THE FRAME AND FORK SET
The frame set is the vintage road bicycle! The frame set is the most important thing to pay attention to when first inspecting a potential candidate for restoration. You can hang a beautiful full Campagnolo Super Record grouppo, wheels and all, on an entry level or worse yet, department store road bicycle. And it will ride like an entry level or department store bike. On the other hand, you can install entry level components on a Cinelli, and the bicycle will still ride like a Cinelli. That is until the cheap components wear out and they will wear out quickly.
With this in mind, paying very close attention to the frame and fork set is extremely important. Doing so might well save you tons of grief, not to mention a bit of good old money to boot. With this fundamental issue in mind, what needs to be considered when inspecting a frame and fork set?
If you think for one minute that a thirty or forty year old vintage road bicycle will arrive at your door step without some kind of frame damage, think again. I find a great many vintage road bicycles each year and very few still retain their original geometric integrity. In other words, the bicycle's frame or fork set is bent! And or dented. And or both.
Vintage road bicycles, when compared to virtually all other styles of bicycles, are fragile at best. Do not, for the briefest moment in time, believe that the top of the line racing bicycle's frame is nearly as sturdy as the frame on a mid fifties CCM Cleveland single speed work bike.
Take the time to look the road bike's frame set over very carefully. A full section of MY "TEN SPEEDS" is devoted to helping you understand just how to conduct your inspection. Look and learn a bit about what to look for when inspecting a vintage road bicycle frame and fork set. Doing so will save you a great deal of grief and money if you do it right.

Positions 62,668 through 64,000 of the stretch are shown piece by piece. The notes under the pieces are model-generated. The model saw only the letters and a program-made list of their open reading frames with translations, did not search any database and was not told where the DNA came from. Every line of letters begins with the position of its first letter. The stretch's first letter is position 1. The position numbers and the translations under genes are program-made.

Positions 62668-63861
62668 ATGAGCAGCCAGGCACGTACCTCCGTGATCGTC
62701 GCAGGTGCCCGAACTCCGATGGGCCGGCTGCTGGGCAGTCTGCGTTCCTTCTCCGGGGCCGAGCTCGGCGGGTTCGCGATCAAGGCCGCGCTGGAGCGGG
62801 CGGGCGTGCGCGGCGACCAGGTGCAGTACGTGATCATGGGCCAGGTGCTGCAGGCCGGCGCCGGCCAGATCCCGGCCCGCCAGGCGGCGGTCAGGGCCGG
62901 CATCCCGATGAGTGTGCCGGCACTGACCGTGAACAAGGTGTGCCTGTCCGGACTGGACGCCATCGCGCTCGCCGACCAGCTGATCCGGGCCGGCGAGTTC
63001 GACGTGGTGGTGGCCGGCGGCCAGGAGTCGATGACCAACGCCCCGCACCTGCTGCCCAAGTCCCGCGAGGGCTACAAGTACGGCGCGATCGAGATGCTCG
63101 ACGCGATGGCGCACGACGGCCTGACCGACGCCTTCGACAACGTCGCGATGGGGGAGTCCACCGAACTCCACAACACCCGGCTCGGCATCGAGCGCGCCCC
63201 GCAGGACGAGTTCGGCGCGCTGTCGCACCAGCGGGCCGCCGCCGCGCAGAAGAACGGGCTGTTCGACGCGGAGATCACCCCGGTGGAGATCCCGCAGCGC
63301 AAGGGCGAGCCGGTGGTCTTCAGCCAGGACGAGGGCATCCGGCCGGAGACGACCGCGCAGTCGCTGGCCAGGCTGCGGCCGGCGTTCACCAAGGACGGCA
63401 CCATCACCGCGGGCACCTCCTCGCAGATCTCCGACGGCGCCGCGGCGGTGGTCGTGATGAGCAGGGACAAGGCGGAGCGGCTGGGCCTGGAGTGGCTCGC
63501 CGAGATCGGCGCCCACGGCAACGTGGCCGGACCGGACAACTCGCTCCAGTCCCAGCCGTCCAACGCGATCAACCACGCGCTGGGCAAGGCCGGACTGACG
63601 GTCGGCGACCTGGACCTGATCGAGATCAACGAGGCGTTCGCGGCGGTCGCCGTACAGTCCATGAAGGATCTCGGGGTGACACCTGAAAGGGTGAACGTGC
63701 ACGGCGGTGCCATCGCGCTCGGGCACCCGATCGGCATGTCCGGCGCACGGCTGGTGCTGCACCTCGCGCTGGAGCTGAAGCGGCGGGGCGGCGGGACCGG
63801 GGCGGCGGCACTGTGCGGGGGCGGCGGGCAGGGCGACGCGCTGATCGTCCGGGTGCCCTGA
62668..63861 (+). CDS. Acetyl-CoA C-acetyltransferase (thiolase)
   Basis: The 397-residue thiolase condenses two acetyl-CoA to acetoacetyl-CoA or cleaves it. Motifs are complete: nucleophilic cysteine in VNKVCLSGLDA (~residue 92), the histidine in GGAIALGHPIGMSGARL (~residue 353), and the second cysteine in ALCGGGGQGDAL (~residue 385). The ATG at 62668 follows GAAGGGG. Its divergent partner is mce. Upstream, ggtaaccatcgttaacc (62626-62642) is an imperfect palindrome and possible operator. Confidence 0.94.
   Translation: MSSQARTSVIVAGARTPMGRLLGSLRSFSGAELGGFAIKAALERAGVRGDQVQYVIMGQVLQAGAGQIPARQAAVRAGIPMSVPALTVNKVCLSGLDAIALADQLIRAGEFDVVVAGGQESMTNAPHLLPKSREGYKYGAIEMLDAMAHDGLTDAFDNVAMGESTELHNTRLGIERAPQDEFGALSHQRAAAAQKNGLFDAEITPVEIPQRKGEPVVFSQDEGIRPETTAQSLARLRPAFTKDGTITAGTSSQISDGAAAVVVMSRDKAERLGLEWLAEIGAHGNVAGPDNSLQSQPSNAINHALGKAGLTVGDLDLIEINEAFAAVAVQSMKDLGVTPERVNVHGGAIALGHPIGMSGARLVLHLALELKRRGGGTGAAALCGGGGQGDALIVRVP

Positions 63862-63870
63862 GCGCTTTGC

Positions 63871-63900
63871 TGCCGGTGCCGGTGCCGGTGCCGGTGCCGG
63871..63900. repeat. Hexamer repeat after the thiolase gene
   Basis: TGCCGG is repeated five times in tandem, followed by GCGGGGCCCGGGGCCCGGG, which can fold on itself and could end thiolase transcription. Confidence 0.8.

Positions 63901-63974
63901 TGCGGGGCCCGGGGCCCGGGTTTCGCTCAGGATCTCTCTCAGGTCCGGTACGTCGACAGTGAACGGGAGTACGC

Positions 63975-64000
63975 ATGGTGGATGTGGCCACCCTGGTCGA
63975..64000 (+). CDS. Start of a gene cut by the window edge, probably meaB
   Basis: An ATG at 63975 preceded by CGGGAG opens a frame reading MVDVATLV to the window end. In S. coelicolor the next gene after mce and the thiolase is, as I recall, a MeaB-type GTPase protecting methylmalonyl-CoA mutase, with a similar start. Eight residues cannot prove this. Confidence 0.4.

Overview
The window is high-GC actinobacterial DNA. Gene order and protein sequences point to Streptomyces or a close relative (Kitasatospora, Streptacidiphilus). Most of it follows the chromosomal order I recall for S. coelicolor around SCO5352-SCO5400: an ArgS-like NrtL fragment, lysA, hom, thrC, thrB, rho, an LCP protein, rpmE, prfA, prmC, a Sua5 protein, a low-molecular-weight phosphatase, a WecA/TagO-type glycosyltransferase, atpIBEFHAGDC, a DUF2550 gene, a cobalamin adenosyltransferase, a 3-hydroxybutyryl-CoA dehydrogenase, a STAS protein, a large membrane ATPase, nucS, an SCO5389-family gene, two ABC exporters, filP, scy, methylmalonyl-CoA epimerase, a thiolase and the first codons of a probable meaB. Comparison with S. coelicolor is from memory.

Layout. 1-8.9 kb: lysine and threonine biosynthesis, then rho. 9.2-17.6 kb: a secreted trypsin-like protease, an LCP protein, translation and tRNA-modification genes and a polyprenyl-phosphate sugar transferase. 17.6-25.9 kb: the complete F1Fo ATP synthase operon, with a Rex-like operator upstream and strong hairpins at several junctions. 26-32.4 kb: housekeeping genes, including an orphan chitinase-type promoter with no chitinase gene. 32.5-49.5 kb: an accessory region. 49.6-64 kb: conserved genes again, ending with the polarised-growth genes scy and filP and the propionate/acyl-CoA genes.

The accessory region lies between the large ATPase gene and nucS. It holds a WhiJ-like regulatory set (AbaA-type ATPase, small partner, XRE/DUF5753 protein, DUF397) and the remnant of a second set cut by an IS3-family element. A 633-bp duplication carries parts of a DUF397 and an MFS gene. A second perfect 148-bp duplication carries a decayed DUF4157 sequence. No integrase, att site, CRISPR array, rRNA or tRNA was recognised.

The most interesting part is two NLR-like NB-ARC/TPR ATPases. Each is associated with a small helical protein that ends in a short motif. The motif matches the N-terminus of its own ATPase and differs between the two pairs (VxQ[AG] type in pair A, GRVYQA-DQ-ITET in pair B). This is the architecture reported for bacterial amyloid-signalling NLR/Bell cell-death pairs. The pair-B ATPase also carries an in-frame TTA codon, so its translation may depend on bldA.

If the bicycle you are inspecting is too big or too small, you might want to reconsider the purchase. That said, if the price is right but the size wrong, go for it anyway. A bike that does not fit you, might well become great trading material later on, should you ever want to use it for that purpose. My grandson will have to grow a bit before he will fit this lovely old Cambio Rino.
I believe that in days gone by few people purchased bicycles that fitted them properly. Most of the vintage road bicycles that I stumble across have big frames. And most of the people who I acquired the bicycles from appeared to be too small to fit the frames. Perhaps there were different fit criteria in the Old School days. The only explanation I have run across to help explain this unusual situation hinges on the issue of speed. A long time local bicycle vendor who was selling bikes in sixties and seventies told me that people used to believe that bigger bikes were faster. Though this defies logic it is the only reason I have ever been given for the abundance of large framed bikes that I find on a regular basis.
When I first started riding vintage road bicycles, I opted for frames that were too big for me to ride properly. Proper fit, starts with the correct frame size. And size is determined by measuring from the center of the bottom bracket spindle, along the seat tube, to the center of the top tube. This measurement will define a vintage road bike's size, usually in centimetres. For example, my grandson's Cambio Rino's size is 62cm. He would have to stand well over six feet to fit such a big bike.
I am sure that there are very sophisticated procedures to follow when determining bicycle to rider fit. I have a fairly simple fitting procedure that I follow. Perhaps these simplified fit guide lines will work for you also.
With your riding shoes on and heels shoulder width apart, measure the distance from the floor to you crotch. Measure to your crotch, not to the crotch of your jeans or riding shorts. In other words, hold one end of the tape measure snugly against your crotch. The other end will be touching the floor mid way between your heels. This measurement we will call the "inseam". I might add, that it helps to have assistance with this procedure to ensure accuracy. How much you like each other will, of course, determine who holds which end of the tape measure. With your inseam determined, it is time to consider a bicycle's Stand Over Height.